Rails Girls is a two-day free workshop that targets women with little to no experience in the field of programming and technology. The goals of the program are to expose as many women as possible to a largely male-dominated industry.

The project held its 14th edition (in Sofia) this year. For 14 consecutive years, this adaptation of this international initiative has contributed a lot to the digital space in Bulgaria.

Background and aims

The project presents a successful approach and training that has introduced many women, previously hesitant, to join the programming and technology sphere. The project mostly promotes 3 of the 4 pillars of the Digital Skills & Jobs Coalition. Mainly, Rails Girls stresses digital skills for all women, as there is an overbearing minority in this field. The main promoter of the event is the focus on education – the event strongly supports teaching and digital skills learning transformation by creating a good environment for an entryway into the digital sphere.

Less dominant is the emphasis on digital skills for the labor force and ICT professionals as the good practice mostly relies on people joining who have had no previous experience in the field. However, with the main goal being introducing more people to the field, in the long term, the project largely contributes to the development and expansion of the digital skills sphere in the country where it is practiced.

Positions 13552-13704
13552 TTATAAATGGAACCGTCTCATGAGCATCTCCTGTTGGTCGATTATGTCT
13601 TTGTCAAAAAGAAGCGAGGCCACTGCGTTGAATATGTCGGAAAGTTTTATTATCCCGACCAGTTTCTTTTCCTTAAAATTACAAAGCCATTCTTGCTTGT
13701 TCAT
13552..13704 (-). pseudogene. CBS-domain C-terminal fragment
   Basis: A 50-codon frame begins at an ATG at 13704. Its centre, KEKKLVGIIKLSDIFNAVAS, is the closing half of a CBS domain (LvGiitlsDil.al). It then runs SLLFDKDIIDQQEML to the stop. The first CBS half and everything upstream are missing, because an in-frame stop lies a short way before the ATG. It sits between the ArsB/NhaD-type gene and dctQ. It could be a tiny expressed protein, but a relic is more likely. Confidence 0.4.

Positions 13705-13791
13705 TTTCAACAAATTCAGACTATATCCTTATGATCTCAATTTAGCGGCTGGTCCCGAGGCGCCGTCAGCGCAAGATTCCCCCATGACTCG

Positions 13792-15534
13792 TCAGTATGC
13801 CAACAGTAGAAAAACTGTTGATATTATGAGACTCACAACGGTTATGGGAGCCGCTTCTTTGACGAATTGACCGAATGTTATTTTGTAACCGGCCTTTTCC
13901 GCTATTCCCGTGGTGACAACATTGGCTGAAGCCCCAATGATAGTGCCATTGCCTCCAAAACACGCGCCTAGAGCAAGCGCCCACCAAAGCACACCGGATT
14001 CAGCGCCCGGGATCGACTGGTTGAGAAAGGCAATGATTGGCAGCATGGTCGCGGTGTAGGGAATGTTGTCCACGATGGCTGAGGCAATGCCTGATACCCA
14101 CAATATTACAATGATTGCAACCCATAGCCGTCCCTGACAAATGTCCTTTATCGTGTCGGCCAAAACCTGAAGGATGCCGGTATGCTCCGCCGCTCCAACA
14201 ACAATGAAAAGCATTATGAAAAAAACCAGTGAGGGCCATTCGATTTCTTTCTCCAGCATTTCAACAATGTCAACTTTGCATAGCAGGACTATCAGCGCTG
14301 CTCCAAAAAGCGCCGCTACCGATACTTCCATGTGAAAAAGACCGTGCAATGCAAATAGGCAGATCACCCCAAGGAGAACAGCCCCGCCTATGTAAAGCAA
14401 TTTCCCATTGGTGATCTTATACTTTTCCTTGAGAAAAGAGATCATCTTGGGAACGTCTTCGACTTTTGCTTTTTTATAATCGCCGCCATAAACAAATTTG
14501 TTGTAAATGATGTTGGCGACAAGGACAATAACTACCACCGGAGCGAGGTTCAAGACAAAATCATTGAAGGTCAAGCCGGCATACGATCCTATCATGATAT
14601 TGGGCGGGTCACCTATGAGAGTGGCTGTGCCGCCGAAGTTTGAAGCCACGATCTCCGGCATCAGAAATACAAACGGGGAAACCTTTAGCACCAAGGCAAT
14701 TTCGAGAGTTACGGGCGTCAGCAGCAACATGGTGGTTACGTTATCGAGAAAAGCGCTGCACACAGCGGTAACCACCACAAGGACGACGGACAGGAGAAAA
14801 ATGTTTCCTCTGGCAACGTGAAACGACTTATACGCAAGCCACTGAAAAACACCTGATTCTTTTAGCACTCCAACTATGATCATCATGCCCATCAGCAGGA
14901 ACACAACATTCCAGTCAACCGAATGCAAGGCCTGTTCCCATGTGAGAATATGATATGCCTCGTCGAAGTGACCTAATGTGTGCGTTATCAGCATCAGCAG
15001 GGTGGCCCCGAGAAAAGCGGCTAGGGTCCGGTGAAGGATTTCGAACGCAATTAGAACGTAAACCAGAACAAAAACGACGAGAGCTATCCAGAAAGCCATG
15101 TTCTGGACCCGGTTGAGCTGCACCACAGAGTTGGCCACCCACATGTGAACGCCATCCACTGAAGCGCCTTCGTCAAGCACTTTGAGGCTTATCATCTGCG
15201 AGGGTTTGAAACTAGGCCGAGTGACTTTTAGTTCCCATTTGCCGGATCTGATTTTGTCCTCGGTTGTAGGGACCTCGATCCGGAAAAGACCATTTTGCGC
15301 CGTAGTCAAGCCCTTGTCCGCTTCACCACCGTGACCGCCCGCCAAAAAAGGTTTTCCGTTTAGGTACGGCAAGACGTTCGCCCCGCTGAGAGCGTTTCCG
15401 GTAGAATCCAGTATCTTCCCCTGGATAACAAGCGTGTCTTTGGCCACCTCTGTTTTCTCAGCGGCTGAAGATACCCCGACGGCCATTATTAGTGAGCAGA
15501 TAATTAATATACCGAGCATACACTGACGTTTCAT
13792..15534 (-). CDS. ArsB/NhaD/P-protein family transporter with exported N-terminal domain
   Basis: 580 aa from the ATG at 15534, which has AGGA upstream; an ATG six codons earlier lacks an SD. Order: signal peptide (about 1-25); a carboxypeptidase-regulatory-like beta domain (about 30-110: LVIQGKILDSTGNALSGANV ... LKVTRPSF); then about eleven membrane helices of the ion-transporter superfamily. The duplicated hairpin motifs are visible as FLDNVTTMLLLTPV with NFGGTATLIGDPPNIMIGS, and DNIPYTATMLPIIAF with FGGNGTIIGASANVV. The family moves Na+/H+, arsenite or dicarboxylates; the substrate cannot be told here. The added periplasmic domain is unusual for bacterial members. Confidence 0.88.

In the region and to an extent part of the EU as well, despite some recent policy changes, there is still a large discrepancy between the number of men and women in certain sectors. The rapid development of technology and programming highlights the need to promote women’s roles in the field. Doing so not only fosters equality but also encourages a greater number of individuals to join the sector, ultimately leading to its expansion and presenting new opportunities within the digital landscape.

Why is this a good practice? 

The initiative is so successful because of the approach: the friendly and inspiring environment, as well as the opportunities that occur in it, drive more and more women into joining the initiative. One of the most beneficial things is the duration: people don’t have to sign up for a course that lasts months but instead commit a small portion of their time and give a chance to a new activity that they have always wanted to try out.

In addition, so far this project has carried out 14 editions of the event in the capital of Bulgaria, Sofia, 2 in Varna, 1 in Burgas, and 1 in Vratsa.  This project has been described well on social media and the website, giving more than sufficient information regarding its practice. The goal of the initiative is not to give a detailed programming course; rather, it aims to serve as an introductory stepping stone that women interested in the digital field could use to gain a better perspective and enter the programming sector.

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